The assessment tools used to treat adult drug and alcohol users primarily focus on determining whether or not the use of these substances impair the user’s ability to function and participate in daily life. The first step is for the treatment center to diagnose the problem. The following is criteria used to determine if a person is in alcohol withdrawal; these symptoms may vary from mild to severe:
After ceasing or reducing a heavy and sustained use of alcohol, two or more of the following criteria may develop anywhere from a few hours to a few days: sweating or a raised pulse rate more than 100 beats a minute; tremors in the hand; insomnia; vomiting or nausea, brief visual and auditory hallucinations, anxiety, psychomotor agitation, grand mal seizures.
A treatment center will also consider whether or not these symptoms impair other areas in a person’s life, such as work and social interactions. They also will consider whether or not the symptoms are due to another medical condition. Often alcohol-related problems don’t occur in a vacuum, and there’s more than one health or mental problem to diagnose. In a detox center, a combination of drugs will be used to ease these symptoms, so that the person may safely pass through this dangerous period of withdrawal; remember that this is something that should always be conducted in an official setting, such as a detox or rehab facility. To assess the level of alcohol withdrawal, treatment centers will often use a checklist based on the criteria above to determine the severity, observing the following areas: nausea and vomiting, tremors, paroxysmal sweats, anxiety and sweats, tactile disturbances, auditory and visual disturbances.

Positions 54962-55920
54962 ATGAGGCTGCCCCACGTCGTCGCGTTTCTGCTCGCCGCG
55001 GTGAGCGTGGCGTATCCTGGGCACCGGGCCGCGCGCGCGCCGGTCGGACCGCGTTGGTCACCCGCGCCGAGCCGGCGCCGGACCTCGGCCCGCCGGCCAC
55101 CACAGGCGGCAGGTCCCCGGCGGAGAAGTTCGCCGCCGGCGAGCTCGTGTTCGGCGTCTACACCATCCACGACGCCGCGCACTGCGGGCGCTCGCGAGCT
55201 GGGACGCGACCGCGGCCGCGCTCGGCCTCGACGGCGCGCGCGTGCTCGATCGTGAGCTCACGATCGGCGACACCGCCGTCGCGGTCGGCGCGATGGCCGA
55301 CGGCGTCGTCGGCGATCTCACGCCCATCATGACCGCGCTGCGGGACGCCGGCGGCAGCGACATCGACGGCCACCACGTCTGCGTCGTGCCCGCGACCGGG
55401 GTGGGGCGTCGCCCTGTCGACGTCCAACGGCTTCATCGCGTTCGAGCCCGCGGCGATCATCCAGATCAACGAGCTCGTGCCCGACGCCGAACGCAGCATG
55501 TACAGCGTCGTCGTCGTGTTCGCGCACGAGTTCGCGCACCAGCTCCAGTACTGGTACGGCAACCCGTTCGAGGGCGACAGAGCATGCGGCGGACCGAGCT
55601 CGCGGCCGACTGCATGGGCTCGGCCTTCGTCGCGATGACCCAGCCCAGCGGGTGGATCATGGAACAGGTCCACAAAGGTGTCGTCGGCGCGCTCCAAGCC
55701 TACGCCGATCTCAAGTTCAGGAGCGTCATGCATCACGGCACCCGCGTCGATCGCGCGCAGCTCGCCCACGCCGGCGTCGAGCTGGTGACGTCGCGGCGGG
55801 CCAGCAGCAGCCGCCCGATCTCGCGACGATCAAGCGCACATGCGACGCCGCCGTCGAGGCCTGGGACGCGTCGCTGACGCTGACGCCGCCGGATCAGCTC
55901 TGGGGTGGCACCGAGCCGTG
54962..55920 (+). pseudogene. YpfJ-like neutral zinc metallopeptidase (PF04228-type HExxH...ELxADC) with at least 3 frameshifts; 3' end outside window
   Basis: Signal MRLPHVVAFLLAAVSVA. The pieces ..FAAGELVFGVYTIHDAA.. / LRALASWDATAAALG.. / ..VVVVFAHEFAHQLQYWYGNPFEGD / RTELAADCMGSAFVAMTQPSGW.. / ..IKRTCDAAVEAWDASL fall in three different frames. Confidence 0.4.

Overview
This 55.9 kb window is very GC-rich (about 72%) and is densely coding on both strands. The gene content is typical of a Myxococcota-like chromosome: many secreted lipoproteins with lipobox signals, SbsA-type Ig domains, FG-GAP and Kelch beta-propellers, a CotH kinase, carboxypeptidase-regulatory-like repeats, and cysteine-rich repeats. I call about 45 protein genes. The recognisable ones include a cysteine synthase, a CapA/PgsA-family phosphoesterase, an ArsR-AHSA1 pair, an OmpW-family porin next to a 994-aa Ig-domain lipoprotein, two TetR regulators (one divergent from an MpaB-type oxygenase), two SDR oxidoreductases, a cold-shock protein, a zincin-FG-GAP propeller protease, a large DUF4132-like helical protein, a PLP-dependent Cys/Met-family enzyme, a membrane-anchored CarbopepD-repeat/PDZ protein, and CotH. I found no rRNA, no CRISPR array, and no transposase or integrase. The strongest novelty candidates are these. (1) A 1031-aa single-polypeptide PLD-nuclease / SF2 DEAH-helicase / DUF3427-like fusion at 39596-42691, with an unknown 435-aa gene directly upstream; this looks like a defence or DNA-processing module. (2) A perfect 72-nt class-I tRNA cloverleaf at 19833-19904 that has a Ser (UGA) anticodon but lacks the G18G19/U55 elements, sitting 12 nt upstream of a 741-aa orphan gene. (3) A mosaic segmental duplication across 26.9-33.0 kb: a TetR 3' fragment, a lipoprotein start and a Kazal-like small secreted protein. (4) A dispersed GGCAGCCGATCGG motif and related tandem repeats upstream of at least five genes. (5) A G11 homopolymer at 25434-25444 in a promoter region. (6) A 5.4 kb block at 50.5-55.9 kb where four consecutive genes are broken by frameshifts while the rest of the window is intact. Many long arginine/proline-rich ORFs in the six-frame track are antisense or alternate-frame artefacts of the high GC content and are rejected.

Mainly, though, the assessment is done through observation, medication, and examination. As the patient improves, he or she may participate in group or one-on-one therapy sessions to better understand the drinking problem and seek possible solutions.